Page:Life of John Boyle O'Reilly.djvu/229

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Elected President of the Papyrus Club, and also of the Boston Press Club—Interesting Addresses Delivered before Both—Speech at the Moore Centenary—Letter to the Papyrus Club—His Home at Hull—Visit of Parnell to America—Founding of the St. Botolph Club and the "Cribb Club"—Justin McCarthy Describes the Poet-athlete—Russell Sullivan's "Here and Hereafter."

O'REILLY had the distinction of holding the office of president in two organizations during the year 1879, the Papyrus Club and the Boston Press Club; he was elected to the former on the 4th of January. In his inaugural address he said:

To be made the president of this club would be an honor to any literary man in the country. The charm of the Papyrus is that it is essentially an ideal club. The charm of the club to its members will be proportionate to our enthusiasm to work for this ideal; this is our pride. Dining, wining, the patronage of millionaires and politicians, the gorgeous service and elaborate style, are as vapor and mud beside the beauty of standing up for our independent, brotherly, anti-shoddy, aesthetic, and ideal Papyrus. Better for us the expression of a single thought, or the admiration of a high ideal, than all the gold-plated enjoyment of other orders of clubs.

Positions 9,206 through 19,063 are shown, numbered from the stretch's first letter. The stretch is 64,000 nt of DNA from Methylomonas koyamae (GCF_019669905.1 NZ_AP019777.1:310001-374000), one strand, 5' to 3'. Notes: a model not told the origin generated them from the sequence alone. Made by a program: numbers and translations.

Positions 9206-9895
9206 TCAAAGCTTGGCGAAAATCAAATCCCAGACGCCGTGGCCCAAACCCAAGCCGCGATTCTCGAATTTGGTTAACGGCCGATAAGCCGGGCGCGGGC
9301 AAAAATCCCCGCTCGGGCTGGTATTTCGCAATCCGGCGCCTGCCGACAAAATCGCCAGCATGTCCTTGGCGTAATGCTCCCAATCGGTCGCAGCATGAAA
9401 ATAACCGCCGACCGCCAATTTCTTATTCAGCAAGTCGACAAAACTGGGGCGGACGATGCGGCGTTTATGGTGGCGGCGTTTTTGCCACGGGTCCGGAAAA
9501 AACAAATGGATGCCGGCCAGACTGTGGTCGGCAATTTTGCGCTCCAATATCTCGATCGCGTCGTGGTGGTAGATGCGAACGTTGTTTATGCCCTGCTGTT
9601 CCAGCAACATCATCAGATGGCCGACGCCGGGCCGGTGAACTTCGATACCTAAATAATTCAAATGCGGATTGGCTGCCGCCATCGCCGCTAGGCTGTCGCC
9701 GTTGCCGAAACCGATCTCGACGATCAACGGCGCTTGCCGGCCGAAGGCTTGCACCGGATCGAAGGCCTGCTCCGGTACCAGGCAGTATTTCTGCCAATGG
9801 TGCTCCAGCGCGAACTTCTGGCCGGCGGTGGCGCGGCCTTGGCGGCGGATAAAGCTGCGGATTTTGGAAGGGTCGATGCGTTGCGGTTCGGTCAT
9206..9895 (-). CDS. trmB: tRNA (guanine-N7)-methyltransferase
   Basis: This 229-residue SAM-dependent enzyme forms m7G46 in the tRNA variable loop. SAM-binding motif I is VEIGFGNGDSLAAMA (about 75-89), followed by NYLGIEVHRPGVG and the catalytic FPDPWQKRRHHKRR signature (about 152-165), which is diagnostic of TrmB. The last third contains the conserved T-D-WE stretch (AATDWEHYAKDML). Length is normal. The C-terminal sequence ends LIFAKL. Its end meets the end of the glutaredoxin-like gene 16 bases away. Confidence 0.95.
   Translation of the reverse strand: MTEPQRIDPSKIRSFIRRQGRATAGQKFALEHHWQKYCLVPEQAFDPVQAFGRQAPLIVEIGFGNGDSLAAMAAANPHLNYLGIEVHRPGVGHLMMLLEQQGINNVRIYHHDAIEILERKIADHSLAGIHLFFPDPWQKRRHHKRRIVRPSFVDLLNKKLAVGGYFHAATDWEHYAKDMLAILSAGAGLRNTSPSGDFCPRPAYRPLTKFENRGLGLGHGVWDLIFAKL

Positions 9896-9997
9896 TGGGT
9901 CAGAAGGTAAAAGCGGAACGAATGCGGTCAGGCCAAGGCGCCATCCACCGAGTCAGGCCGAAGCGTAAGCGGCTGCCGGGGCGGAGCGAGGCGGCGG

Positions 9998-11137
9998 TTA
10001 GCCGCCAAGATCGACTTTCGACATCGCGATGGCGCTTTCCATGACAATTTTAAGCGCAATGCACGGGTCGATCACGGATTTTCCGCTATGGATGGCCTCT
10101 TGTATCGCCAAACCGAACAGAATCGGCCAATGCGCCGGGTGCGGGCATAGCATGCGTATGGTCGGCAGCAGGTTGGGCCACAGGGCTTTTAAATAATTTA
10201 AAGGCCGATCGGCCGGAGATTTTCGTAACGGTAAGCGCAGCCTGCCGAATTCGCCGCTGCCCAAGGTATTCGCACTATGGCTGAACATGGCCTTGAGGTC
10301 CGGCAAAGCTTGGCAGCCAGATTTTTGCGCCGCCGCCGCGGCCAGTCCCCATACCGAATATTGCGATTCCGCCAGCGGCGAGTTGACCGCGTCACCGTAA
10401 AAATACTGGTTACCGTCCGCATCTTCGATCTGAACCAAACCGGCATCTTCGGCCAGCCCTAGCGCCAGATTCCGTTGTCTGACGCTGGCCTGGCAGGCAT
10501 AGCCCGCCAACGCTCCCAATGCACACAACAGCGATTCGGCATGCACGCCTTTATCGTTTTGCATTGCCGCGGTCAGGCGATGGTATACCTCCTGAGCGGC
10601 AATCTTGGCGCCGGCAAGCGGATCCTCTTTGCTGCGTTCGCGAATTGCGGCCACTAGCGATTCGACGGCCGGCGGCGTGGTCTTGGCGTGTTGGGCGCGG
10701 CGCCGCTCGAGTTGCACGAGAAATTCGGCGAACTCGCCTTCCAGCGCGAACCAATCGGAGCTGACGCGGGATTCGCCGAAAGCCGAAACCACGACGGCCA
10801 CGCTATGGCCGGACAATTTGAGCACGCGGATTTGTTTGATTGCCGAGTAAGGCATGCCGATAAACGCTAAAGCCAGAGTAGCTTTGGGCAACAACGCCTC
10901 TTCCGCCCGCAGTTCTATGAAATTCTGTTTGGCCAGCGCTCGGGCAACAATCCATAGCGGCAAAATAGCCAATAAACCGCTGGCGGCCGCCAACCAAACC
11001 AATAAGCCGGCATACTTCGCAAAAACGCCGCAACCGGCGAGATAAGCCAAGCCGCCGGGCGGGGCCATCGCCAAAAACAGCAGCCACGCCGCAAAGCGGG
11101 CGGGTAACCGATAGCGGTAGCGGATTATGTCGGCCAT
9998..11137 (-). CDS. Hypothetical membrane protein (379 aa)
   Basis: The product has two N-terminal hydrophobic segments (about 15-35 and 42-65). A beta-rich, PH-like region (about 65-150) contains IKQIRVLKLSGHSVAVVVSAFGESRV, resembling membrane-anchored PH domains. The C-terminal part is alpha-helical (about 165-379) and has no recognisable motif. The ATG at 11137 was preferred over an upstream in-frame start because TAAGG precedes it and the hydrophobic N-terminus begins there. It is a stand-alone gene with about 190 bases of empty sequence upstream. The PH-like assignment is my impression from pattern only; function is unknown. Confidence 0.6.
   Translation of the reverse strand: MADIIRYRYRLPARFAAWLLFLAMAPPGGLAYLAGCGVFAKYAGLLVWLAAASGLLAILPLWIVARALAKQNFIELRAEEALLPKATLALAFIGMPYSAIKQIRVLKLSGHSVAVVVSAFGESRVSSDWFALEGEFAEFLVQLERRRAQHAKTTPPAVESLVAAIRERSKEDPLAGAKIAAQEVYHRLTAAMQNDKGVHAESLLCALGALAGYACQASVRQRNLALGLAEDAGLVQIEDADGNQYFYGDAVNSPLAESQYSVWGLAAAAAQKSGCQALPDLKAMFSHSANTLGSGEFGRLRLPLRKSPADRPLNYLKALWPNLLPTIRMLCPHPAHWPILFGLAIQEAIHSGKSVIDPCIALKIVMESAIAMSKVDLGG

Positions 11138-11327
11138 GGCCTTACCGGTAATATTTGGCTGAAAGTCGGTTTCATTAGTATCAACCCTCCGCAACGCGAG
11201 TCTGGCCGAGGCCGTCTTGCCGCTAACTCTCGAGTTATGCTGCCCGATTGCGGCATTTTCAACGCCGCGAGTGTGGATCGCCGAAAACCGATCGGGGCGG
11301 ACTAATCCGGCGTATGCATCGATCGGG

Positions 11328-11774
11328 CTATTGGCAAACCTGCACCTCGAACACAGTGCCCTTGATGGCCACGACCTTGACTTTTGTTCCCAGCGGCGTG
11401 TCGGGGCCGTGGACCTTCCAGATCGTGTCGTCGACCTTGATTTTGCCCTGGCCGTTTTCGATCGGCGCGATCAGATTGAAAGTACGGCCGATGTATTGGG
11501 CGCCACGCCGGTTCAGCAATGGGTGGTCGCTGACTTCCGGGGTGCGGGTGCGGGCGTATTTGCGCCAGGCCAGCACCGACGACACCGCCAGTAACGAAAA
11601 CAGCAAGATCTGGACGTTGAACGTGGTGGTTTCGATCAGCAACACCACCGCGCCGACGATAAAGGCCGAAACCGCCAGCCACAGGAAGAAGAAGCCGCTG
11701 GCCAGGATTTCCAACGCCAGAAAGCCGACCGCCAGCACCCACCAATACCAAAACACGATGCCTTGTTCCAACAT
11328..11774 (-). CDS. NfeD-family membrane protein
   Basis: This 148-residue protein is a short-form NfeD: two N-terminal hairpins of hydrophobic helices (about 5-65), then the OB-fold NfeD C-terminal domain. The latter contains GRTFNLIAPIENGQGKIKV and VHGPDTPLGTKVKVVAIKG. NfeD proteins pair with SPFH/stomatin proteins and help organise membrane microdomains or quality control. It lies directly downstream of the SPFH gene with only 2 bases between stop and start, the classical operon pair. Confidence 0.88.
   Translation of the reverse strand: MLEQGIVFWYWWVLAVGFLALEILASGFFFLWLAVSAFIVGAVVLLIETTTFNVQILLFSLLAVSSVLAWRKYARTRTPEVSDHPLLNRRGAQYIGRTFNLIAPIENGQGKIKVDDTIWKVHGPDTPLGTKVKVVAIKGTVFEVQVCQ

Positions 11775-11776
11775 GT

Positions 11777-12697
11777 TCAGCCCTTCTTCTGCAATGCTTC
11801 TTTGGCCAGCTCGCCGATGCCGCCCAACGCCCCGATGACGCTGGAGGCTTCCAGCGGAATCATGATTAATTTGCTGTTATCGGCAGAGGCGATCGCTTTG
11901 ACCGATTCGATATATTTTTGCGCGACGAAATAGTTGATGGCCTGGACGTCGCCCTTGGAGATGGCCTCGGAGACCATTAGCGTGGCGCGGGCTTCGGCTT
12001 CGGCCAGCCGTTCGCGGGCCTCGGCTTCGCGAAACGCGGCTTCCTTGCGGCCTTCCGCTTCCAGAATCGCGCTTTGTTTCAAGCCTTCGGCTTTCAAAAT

Two years before, at the dinner of the Papyrus, on February 3, Mr. William A. Hovey presented the club with a beautiful crystal loving cup. O'Reilly wrote for the occasion his beautiful poem, "The Loving Cup of the Papyrus."

For brotherhood, not wine, this cup should pass;
Its depths should ne'er reflect the eye of malice;
Drink toasts to strangers with the social glass,
But drink to brothers with this loving chalice.

The first "ladies' night" of the Papyrus Club was held on February 22, 1879, during his presidency, and was one